Sirolimus is effective in relapsed/refractory autoimmune cytopenias: results of a prospective multi-institutional trial

Karen L. Bride, Tiffaney Vincent, Kim Smith-Whitley, Michele P. Lambert, Jack J. Bleesing, Alix E. Seif, Catherine S. Manno, James Casper, Stephan A. Grupp and David T. Teachey

Key points

  • Sirolimus monotherapy is a safe and effective, steroid-sparing agent, improving autoimmune cytopenias in highly refractory patients.

  • Sirolimus is particularly active in ALPS and should be an early therapy option for patients who require chronic therapy.


Patients with autoimmune multi-lineage cytopenias are often refractory to standard therapies requiring chronic immunosuppression with medications with limited efficacy and high toxicity. We present data on 30 patients treated on a multicenter prospective clinical trial using sirolimus as monotherapy. All children (N=12) with autoimmune lymphoproliferative syndrome (ALPS) achieved a durable complete response, including rapid improvement in autoimmune disease, lymphadenopathy, and splenomegaly within 1-3 months of starting sirolimus. Double negative T (DNT) cells were no longer detectable in most, yet other lymphocyte populations were spared, suggesting a targeted effect of sirolimus. We also treated 12 patients with multi-lineage cytopenias secondary to common variable immune deficiency (CVID), Evans syndrome (ES) or systemic lupus erythematosus (SLE), and most achieved a CR (N= 8), although the time to CR was often slower than was seen in ALPS. Six children with single lineage autoimmune cytopenias were treated and only two responded. Sirolimus was well tolerated with very few side effects. All of the responding patients have remained on therapy for over one year (median 2 years, range 1–4.5 years). In summary, sirolimus led to complete and durable responses in a majority of children with refractory multi-lineage autoimmune cytopenias. The responses seen in ALPS patients were profound suggesting that sirolimus should be considered as a first-line, steroid-sparing treatment for patients needing chronic therapy. The results in other multi-lineage autoimmune cytopenia cohorts were encouraging and sirolimus should be considered in children with SLE, ES, and CVID.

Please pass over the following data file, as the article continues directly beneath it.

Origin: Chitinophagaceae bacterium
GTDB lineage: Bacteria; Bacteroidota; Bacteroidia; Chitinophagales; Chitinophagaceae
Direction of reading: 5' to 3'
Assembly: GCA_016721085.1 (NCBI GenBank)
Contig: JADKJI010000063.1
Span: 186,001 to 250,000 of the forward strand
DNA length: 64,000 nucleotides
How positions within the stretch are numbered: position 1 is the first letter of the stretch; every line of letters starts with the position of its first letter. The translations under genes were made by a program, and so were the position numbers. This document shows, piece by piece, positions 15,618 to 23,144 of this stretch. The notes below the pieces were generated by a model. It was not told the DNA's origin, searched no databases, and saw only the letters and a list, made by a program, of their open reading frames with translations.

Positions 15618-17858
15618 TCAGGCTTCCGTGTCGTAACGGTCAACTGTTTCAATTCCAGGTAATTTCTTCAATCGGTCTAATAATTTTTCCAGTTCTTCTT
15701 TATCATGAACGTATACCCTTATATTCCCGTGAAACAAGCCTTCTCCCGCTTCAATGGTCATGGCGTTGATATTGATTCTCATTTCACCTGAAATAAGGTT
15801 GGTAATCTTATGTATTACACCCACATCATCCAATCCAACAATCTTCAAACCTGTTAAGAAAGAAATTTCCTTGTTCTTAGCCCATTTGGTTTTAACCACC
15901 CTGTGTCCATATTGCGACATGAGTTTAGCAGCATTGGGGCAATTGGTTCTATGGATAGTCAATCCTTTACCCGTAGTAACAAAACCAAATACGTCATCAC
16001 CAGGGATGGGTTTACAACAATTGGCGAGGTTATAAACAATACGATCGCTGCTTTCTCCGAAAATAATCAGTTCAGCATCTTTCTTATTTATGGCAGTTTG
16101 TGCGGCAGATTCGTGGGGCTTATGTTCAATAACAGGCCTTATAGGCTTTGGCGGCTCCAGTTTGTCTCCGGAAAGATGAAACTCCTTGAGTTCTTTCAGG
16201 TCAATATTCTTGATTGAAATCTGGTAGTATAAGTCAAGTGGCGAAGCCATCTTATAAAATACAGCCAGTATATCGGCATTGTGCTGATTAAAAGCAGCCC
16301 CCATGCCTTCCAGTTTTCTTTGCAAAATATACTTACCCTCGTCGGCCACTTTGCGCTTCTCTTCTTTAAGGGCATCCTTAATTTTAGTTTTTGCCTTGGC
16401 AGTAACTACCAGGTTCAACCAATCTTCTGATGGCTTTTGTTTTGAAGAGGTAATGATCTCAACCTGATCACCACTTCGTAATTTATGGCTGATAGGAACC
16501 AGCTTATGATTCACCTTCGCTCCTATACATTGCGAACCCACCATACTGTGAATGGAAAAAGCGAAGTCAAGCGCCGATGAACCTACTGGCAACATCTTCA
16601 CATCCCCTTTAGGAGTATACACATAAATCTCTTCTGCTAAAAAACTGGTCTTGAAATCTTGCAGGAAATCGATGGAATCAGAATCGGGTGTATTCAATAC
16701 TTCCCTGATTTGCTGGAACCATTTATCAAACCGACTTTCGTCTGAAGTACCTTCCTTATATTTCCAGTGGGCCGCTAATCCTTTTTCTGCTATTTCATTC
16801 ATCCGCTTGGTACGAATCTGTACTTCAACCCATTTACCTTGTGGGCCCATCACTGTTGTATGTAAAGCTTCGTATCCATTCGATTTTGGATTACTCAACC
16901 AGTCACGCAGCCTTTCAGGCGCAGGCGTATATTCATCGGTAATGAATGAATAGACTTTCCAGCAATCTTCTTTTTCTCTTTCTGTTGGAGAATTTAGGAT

• Submitted July 30, 2015.
  • Accepted September 22, 2015.